Hannibal Rising

In this prequel to Anthony Hopkins’ Hannibal trilogy, all our questions about Lecter’s murky past are finally answered. Where’s he from? Why did he become a cannibal? Who trained him as a samurai? Wait…what?

If this film had to belong to a conventional genre it would probably be horror on account of its gore, even though it’s not scary. The real genre it belongs to, however, is pointless cash-in prequel, as it languishes in a mundane middle ground between horror, thriller and war film in a pitiful attempt to flesh out the infamous cannibal’s back story.

It opens in Lithuania, where Lecter, of apparently noble lineage, becomes a victim first of the Nazis, and then the Communists for good measure. A group of soldiers kills and eats his sister, but at just eight years old diddy Hannibal is powerless to stop them. He grows up and escapes to France in a montage, and then trains as a samurai. Having learnt to kick ass Kill Bill style, he hunts down those who have wronged him and exacts his trademark form of bloody revenge.

The problem is that Hannibal’s a character we don’t need to see explained, especially if that explanation involves him being a samurai. The fun of meeting Lecter later in life comes from using our imaginations to fill in his history using the sketchy details we’ve been given. We don’t need to see Lecter as a  little kid, we just need to know he once ate a census taker’s liver with some fava beans and a nice chianti. Ff, ff,ff. It’s like making a Star Wars prequel with Darth Vader as a child. It just wouldn’t work.

While this film adds little of any interest to the Lecter back story, one thing that is explained is where Hannibal gets his iconic mask, from a samurai suit his Japanese aunt keeps in her house. What the film makers don’t seem to realise is that the mask in Silence of the Lambs wasn’t a costume Lecter wore, it was a restraint to stop him biting people. Maybe they do realise and they just don’t care. In any case, he puts it on for a brief few seconds so they can stick it on the poster.

Sometimes inferior additions to franchises are accused of ruining the originals. No such accusation can be made here, as with none of the same actors, settings or plot elements, this really has nothing in common with the original films. In fact, the only thing it shares is a character called Hannibal, so it could equally be accused of ruining the Battle of Cannae.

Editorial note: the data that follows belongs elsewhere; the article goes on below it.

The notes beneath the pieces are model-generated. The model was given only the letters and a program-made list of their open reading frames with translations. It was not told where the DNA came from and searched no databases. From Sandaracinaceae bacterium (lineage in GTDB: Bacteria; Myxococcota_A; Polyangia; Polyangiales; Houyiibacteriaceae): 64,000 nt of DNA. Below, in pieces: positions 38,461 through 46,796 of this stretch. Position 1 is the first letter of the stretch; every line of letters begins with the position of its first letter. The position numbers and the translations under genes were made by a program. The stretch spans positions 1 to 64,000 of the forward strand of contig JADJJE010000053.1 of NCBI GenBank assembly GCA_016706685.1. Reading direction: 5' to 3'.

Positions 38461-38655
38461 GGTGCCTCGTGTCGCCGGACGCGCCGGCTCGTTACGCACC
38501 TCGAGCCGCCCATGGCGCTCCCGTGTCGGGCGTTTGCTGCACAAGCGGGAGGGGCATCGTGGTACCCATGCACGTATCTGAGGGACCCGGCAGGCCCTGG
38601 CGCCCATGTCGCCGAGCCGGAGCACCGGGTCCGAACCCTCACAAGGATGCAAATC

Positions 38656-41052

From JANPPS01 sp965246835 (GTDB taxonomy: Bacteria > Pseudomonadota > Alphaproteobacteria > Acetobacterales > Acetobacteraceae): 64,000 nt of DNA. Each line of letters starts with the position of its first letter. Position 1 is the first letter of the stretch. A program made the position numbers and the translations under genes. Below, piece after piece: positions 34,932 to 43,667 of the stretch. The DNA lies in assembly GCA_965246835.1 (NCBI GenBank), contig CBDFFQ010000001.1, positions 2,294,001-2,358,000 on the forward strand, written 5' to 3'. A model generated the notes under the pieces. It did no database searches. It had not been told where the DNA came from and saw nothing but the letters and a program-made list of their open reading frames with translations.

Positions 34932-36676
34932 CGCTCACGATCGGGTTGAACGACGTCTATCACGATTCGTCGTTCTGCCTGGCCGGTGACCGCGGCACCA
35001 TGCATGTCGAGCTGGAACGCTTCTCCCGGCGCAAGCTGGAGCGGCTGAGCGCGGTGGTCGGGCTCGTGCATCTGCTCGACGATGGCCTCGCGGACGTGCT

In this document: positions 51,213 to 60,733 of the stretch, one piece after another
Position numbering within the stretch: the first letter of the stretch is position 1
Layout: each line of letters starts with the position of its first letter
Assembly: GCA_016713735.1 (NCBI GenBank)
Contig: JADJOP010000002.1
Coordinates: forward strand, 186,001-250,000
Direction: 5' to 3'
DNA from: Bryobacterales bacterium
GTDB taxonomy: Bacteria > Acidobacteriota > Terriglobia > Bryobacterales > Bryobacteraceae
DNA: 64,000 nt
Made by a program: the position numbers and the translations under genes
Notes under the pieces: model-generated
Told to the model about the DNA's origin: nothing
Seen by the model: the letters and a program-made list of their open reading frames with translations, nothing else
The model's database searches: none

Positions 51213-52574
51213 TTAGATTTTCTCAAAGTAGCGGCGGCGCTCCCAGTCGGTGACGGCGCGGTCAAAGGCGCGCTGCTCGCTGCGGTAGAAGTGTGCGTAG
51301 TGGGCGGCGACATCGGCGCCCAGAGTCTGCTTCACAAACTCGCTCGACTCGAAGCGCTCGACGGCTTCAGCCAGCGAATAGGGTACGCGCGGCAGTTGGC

As for performances, Gaspard Ulliel doesn’t do too badly as young Lecter, considering the impressive shoes he has to fill. He looks suitably evil, like a cannibalistic Loki, and seems to be enjoying himself. I couldn’t quite work out if he was underacting or overacting. In any case he seemed to be acting the wrong amount. It just about works though, as he at least manages to be noticeable in this otherwise piss poor flick.

Overall there’s a sense that they knew this could never be a great film, so were content to tick a handful of prequel boxes, sling in some gore and leave it at that. What results is a film that isn’t interesting or scary or fun. In my recent reviews of the Psycho sequels (II, III and IV) I said it was enjoyable to see what happened to Norman, even in inferior films. Well in Rising there’s no such pleasure. It’s so far removed from the other films that it’s not worth watching even for hard core fans. Hannibal let-down.

5 responses to “Hannibal Rising

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  2. “It’s like making a Star Wars prequel with Darth Vader as a child. It just wouldn’t work.” What? Have you not seen the Star Wars moves?

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